Message Passing with Communication Structures

During my doctoral research, I investigated the effects of communication patterns on message passing applications. I demonstrated with empirical results that applications developed with group-based message passing interfaces (such as the MPI) are prone to performance degradation. I showed that this problem is inherent in the ambiguity of defining communication patterns using process groups; and to resolve this, I introduced the concept of communication structures. The following is the thesis abstract:

Abstraction concepts based on process groups have largely dominated the design and implementation of communication patterns in message passing systems. Although such an approach seems pragmatic--given that participating processes form a ‘group’--in this dissertation, we discuss subtle issues that affect the qualitative and quantitative aspects of this approach. To address these issues, we introduce the concept of a ‘communication structure,’ which defines a communication pattern as an implicit runtime composition of localised patterns, known as ‘roles.’

During application development, communication structures are derived from the algorithm being implemented. These are then translated to an executable form by defining process specific data structures, known as ‘branching channels.’ The qualitative advantages of the communication structure approach are that the resulting programming model is non-ambiguous, uniform, expressive, and extensible. To use a pattern is to access the corresponding branching channels; to define a new pattern is simply to combine appropriate roles. The communication structure approach therefore allows immediate implementation of ad hoc patterns. Furthermore, it is guaranteed that every newly added role interfaces correctly with all of the existing roles, therefore scaling the benefit of every new addition.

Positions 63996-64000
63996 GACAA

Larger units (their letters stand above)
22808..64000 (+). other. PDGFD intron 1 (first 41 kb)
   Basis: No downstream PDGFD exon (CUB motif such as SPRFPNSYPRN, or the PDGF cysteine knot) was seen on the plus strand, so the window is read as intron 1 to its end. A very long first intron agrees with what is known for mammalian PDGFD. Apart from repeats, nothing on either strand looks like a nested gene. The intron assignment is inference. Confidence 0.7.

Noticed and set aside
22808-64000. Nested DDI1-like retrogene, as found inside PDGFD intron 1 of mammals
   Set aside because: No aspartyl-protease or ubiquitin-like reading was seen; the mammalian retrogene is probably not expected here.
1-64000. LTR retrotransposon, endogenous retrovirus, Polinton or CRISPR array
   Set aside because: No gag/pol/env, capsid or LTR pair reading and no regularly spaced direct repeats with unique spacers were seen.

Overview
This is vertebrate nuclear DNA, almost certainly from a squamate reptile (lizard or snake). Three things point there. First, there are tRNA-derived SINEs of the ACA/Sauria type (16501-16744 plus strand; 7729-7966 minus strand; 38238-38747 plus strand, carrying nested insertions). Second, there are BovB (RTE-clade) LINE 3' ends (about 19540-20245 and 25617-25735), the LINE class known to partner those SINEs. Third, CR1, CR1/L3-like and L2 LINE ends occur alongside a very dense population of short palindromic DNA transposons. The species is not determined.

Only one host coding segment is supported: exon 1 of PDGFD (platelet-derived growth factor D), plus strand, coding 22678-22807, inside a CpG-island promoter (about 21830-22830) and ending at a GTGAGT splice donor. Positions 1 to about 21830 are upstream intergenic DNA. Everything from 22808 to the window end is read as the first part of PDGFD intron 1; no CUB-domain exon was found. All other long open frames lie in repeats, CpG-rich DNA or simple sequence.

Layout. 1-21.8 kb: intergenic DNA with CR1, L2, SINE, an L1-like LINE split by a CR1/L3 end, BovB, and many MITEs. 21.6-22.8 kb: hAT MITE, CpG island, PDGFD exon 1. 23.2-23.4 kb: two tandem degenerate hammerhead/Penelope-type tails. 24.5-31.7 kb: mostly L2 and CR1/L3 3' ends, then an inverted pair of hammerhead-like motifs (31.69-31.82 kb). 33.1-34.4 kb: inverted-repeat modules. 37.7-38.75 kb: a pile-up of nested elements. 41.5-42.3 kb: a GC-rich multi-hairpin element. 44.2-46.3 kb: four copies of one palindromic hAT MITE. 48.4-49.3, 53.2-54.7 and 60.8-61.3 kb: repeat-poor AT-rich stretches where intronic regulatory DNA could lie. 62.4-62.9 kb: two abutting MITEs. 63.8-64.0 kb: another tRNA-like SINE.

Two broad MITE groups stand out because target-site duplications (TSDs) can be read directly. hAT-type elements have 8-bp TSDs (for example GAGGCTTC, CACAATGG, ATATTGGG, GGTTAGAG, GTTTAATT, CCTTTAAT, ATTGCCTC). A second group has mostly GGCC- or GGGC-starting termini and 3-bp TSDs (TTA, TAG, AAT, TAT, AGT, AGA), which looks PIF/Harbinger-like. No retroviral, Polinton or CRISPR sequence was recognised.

Quantitatively, branching channels improve performance by automatically overlapping computations and communications. The runtime system uses a receiver initiated communication protocol that allows senders to continue immediately without waiting for the receivers to respond. The advantage is that, unlike split-phase asynchronous communications, senders need not check whether the send operations were successful. Another property of branching channels is that they allow communications to be grouped, identified, and referenced. Communication structure specific parameters, such as message buffering, can therefore be specified immediately. Furthermore, a ‘commit’ based interface optimisation for send-and-forget type communications--where senders do not reuse sent data--is presented. This uses the referencing property of branching channels, allowing message buffering without incurring performance degradation due to intermediate memory copy.

Source code

git clone

Selected publications

  • Yaikhom, G. (2006). Message Passing with Communication Structures. PhD thesis, School of Informatics, University of Edinburgh.

  • Yaikhom, G. (2005). Shared Message Buffering without Intermediate Memory Copy. In Tiskin, A. and Loulergue, F., editors, Proceedings of the Intl. Conference on High-level Parallel Programming and Applications (HLPP), pp. 61-73, Coventry, UK.

  • Yaikhom, G. (2005). Buffered Branching Channels with Rendezvous Message Passing. In Fahringer, T. and Hamza, M., editors, Proceedings of the Intl. Conference on Parallel and Distributed Computing and Networks (PDCN), pp. 184-192. ACTA Press, Innsbrück, Austria.